Discovering (and profiting from) your hidden talents

By Simon HallA surprise discovery inside yourself which can bring in new income, make you feel good, and benefit a lot of people. What's not to like?

breakdancer_ skills audit

I made a surprise discovery which brought in considerable unexpected business, made me feel good, and was also a great benefit to a lot of people. 

Let me take a step back, and explain.

I held a webinar on Cracking a Career Change for the excellent Cambridge Network this week. 

I did it for free, and for a couple of good reasons. 

Firstly, two friends have been made redundant because of Covid in the last fortnight. 

I fear many more good people, with a great deal to contribute, will follow. 

So I wanted to do something worthwhile, which might be a small help to those seeking new jobs. 

Secondly, I held the webinar because I realised I had the qualifications to do so.

Three years ago, I left the safety of the BBC to strike out on my own, so I know exactly what it's like to make such a big change. 

Anyway, the webinar went well, and the feedback was very kind, which was uplifting.

But more importantly...

There was one area I mentioned which really chimed with the group - 

A skills audit.

What do I mean by that?

It's this -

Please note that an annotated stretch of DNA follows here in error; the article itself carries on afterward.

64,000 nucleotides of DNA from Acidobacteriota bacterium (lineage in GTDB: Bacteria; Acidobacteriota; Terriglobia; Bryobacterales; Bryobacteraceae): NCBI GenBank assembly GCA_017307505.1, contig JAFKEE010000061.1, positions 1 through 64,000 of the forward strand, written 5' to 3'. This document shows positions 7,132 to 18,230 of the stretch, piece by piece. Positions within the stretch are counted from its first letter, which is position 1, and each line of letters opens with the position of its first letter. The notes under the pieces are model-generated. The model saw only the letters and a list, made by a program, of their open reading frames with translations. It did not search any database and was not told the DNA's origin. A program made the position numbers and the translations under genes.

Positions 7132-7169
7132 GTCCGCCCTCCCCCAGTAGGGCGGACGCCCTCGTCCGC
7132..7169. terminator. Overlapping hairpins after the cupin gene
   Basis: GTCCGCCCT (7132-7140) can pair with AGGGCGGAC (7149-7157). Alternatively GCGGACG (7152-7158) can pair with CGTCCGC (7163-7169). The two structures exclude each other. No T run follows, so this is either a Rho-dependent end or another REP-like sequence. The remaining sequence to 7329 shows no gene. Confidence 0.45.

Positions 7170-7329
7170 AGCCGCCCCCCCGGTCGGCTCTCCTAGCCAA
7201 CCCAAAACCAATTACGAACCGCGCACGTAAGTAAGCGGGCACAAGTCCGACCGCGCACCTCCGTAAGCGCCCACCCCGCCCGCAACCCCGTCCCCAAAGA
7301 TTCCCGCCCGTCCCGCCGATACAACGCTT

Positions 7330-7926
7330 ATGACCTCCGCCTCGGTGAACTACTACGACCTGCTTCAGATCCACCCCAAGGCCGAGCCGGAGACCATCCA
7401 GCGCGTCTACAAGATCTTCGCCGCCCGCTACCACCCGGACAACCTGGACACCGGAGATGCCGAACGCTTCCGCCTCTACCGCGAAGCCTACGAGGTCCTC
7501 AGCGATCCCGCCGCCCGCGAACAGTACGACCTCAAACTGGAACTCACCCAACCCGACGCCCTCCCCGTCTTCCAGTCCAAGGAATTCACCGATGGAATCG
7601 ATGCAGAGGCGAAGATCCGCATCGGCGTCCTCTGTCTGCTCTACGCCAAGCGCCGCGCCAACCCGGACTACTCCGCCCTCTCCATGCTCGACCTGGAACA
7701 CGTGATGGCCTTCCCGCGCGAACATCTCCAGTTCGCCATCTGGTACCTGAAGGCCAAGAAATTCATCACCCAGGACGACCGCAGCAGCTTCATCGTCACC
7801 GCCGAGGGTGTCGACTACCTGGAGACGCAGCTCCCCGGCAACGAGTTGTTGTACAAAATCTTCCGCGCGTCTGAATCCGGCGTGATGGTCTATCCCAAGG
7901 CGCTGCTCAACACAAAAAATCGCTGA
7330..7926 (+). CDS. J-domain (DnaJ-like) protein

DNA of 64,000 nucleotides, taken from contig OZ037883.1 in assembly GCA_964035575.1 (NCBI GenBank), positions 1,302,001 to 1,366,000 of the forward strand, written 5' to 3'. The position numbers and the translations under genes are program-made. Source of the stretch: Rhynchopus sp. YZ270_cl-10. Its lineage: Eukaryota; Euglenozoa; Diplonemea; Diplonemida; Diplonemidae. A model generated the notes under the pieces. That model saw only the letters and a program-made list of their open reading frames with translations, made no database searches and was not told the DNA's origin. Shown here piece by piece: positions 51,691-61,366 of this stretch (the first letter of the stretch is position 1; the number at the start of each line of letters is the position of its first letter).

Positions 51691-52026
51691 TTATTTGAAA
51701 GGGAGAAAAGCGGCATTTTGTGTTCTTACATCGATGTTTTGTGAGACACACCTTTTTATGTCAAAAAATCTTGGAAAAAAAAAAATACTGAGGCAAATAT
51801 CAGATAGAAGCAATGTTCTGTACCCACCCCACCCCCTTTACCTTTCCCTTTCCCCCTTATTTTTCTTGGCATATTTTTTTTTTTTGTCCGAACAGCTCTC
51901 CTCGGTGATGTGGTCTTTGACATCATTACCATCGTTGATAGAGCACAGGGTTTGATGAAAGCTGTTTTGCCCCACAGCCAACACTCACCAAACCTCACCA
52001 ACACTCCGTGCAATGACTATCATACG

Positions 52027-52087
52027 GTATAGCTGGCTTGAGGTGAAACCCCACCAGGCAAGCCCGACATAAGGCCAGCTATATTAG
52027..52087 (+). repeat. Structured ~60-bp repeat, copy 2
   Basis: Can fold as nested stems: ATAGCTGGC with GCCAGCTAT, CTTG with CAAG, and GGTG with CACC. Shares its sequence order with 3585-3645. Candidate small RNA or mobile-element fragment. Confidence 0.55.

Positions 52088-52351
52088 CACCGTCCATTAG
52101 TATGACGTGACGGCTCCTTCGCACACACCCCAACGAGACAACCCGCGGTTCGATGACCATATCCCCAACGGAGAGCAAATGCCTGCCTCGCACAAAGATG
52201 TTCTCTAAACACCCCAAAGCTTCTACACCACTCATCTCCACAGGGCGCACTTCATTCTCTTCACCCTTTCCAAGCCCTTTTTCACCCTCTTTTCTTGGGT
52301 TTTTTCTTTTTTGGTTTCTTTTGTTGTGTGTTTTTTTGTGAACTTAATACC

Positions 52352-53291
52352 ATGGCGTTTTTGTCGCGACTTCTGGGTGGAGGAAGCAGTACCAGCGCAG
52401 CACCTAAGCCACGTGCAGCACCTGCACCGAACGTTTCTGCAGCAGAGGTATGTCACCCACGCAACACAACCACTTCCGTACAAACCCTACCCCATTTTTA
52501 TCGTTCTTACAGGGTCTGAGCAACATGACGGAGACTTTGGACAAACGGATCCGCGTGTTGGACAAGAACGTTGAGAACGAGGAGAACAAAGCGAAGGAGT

Taking stock of all that you do, all you've learnt over the years, and finding those hidden talents which can now be very useful to you. 

For example, when I left the BBC I expected to be working mainly in writing stories for businesses and organisations, and helping them with media relations. 

But no. By running a skills audit, I realised there was much more I could talk about, teach, and consult on...

  • Dealing with pressure
  • Social media
  • Blog writing 
  • Public speaking
  • Cracking a career change
  • The art of the job interview

There are a few others as well, but those alone have seen me working in places I might never have worked, alongside brilliant people I might never otherwise have met, and they've brought in considerable income...

But perhaps most importantly -  

They've made me feel good. In realising that I had more to offer than I initially expected. 

Sharing those experiences have also helped a lot of people, many of whom will shape our world of tomorrow. 

I'd call that a win-win-win-win, and win some more.

In conclusion, for all those reasons, I can strongly recommend carrying out a skills audit of yourself. 

It doesn't take long, maybe an hour. It can be done sitting in the sunshine, with a glass of wine, or a beer.

And it can have very positive benefits.